مقدمه انگلیسی

Anxiety disorders affect 10% of children by the age of 16 years.1 They significantly impair everyday functioning, often persist into adulthood, and increase the risk of other psychiatric disorders in adolescence and young adulthood.2, 3, 4 and 5 The associated health-related burden, and economic and societal costs are large, and the need to improve the mental health of children is being increasingly recognised as a global priority.6, 7 and 8 Effective psychological interventions, especially cognitive behaviour therapy (CBT), are available for children with anxiety disorders.9 and 10 However, comparatively few children with anxiety disorders are identified and referred for treatment.11 and 12 The poor reach and availability of traditional treatment services has led to interest in more proactive preventive approaches with schools offering a convenient and natural location to deliver such programmes.13 and 14 Findings of systematic reviews show that universal and targeted anxiety prevention programmes are often based on cognitive behaviour therapy.15 Data from reviews15 and 16 suggest that cognitive behaviour therapy prevention programmes can be effective, although research methods are poor, adequately powered implementation trials are scarce, results are inconsistent, and effect sizes vary greatly. Most studies report overall changes in symptoms, and the preventive benefits for less symptomatic participants have seldom been reported. Prevention programmes can be universally provided to all of an identified population, or targeted towards those at risk of developing a disorder or showing early signs of a disorder, or a combination of both approaches.17 Universal programmes have good reach, avoid the need for screening, are less stigmatising, and offer the potential to enhance mental health and reduce present symptoms. Targeted programmes focus scarce resources on individuals with greatest needs, and usually achieve larger treatment effects.18 and 19 The effect of the intervention leader (health vs school professional) has important implications for the method of delivery and sustainability of an intervention but has been directly investigated in only one study. 20 Barrett and Turner noted that a universal anxiety prevention programme (FRIENDS; panel 1) was equally effective in the reduction of symptoms of anxiety in children aged 10–12 years when given by a psychologist or teacher. However, systematic reviews have reached different conclusions about who is most effective at delivering these programmes. 15 and 16 Panel 1. Acronym for the FRIENDS process F Feelings R Remember to relax I I can do it. I can try my best E Explore solutions and coping step plans N Now reward yourself. You've done your best D Don't forget practice S Smile. Stay calm for life Before anxiety prevention programmes can be endorsed and widely provided, independent implementation trials are needed to measure effectiveness and cost-effectiveness when provided under real-life conditions and to establish the effect of the intervention leader on outcome. We undertook a pragmatic assessment of the effectiveness of a classroom-based anxiety prevention programme (FRIENDS21) universally delivered by health and school professionals to school years 4 and 5 (children aged 9–10 years) in UK junior schools.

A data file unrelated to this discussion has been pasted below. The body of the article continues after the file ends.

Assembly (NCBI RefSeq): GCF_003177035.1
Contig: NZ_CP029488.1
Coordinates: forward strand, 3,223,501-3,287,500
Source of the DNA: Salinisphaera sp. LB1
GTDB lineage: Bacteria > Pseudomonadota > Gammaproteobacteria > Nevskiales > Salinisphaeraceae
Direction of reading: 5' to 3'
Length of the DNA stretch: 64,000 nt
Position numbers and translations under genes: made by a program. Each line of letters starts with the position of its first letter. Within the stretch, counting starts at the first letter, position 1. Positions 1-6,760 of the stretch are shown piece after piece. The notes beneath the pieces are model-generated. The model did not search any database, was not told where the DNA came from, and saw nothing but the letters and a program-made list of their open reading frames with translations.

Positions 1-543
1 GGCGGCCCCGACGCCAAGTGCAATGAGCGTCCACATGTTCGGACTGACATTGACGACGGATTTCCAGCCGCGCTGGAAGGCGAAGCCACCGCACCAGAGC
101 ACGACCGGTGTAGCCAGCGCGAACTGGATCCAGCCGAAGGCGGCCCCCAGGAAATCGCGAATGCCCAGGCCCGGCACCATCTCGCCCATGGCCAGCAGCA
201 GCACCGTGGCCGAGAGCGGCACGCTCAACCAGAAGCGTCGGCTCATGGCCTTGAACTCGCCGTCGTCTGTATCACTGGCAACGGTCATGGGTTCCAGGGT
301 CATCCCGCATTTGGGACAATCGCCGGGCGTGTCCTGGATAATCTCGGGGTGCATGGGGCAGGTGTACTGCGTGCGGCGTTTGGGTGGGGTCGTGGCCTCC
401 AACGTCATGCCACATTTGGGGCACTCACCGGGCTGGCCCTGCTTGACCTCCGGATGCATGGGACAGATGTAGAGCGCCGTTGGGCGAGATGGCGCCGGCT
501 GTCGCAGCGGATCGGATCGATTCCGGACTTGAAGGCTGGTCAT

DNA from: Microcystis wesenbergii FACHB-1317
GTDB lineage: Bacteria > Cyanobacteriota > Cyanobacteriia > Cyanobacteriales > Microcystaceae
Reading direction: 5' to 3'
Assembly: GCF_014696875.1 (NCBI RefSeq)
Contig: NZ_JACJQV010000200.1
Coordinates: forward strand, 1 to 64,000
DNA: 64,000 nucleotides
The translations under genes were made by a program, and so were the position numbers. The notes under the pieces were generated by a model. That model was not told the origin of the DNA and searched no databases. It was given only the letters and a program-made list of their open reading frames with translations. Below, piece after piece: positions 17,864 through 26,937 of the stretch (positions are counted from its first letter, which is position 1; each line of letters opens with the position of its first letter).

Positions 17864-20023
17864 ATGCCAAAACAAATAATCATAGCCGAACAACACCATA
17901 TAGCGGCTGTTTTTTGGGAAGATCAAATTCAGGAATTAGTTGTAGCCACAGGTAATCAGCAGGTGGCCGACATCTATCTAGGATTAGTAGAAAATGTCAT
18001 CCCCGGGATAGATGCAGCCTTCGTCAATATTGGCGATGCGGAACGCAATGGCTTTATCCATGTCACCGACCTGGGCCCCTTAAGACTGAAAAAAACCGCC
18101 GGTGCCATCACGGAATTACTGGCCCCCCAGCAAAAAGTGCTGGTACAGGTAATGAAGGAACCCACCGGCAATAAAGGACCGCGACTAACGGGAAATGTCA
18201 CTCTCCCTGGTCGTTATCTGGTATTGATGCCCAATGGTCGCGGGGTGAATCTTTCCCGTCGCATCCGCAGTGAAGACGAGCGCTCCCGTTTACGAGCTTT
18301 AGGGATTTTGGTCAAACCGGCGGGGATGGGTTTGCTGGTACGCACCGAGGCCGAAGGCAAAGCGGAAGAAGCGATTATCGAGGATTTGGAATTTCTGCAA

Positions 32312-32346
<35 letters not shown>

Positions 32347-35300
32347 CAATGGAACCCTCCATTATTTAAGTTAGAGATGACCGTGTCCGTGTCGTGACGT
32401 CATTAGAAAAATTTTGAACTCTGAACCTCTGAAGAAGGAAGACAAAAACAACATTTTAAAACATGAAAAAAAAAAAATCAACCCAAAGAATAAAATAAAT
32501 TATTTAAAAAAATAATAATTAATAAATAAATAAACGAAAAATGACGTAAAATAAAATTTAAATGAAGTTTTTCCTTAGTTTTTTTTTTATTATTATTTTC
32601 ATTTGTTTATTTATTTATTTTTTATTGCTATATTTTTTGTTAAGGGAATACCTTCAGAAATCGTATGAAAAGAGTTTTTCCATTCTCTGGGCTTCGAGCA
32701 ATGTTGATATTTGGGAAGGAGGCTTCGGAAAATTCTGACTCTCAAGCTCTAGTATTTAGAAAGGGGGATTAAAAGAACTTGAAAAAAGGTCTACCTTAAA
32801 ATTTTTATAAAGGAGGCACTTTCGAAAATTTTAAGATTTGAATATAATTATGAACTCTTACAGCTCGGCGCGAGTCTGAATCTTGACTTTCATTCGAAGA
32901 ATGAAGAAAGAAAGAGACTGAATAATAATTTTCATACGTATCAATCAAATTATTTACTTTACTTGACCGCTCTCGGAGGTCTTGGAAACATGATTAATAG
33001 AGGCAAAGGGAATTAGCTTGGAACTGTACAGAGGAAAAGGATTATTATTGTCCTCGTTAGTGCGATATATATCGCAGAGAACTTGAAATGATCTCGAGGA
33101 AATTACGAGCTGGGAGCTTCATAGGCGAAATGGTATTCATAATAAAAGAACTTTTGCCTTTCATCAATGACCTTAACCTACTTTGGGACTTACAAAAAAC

نتیجه گیری انگلیسی

Findings 45 schools were enrolled: 14 (n=497 children) were randomly assigned to school-led FRIENDS, 14 (n=509) to health-led FRIENDS, and 12 (n=442) to usual school provision. 1257 (92%) children completed 12 month assessments (449 in health-led FRIENDS, 436 in school-led FRIENDS, and 372 in usual school provision). We recorded a difference at 12 months in adjusted mean child-reported RCADS scores for health-led versus school-led FRIENDS (19·49 [SD 14·81] vs 22·86 [15·24]; adjusted difference −3·91, 95% CI −6·48 to −1·35; p=0·0004) and health-led FRIENDS versus usual school provision (19·49 [14·81] vs 22·48 [15·74]; −2·66, −5·22 to −0·09; p=0·043). We noted no differences in parent or teacher ratings. Training teachers to deliver mental health programmes was not as effective as delivery by health professionals.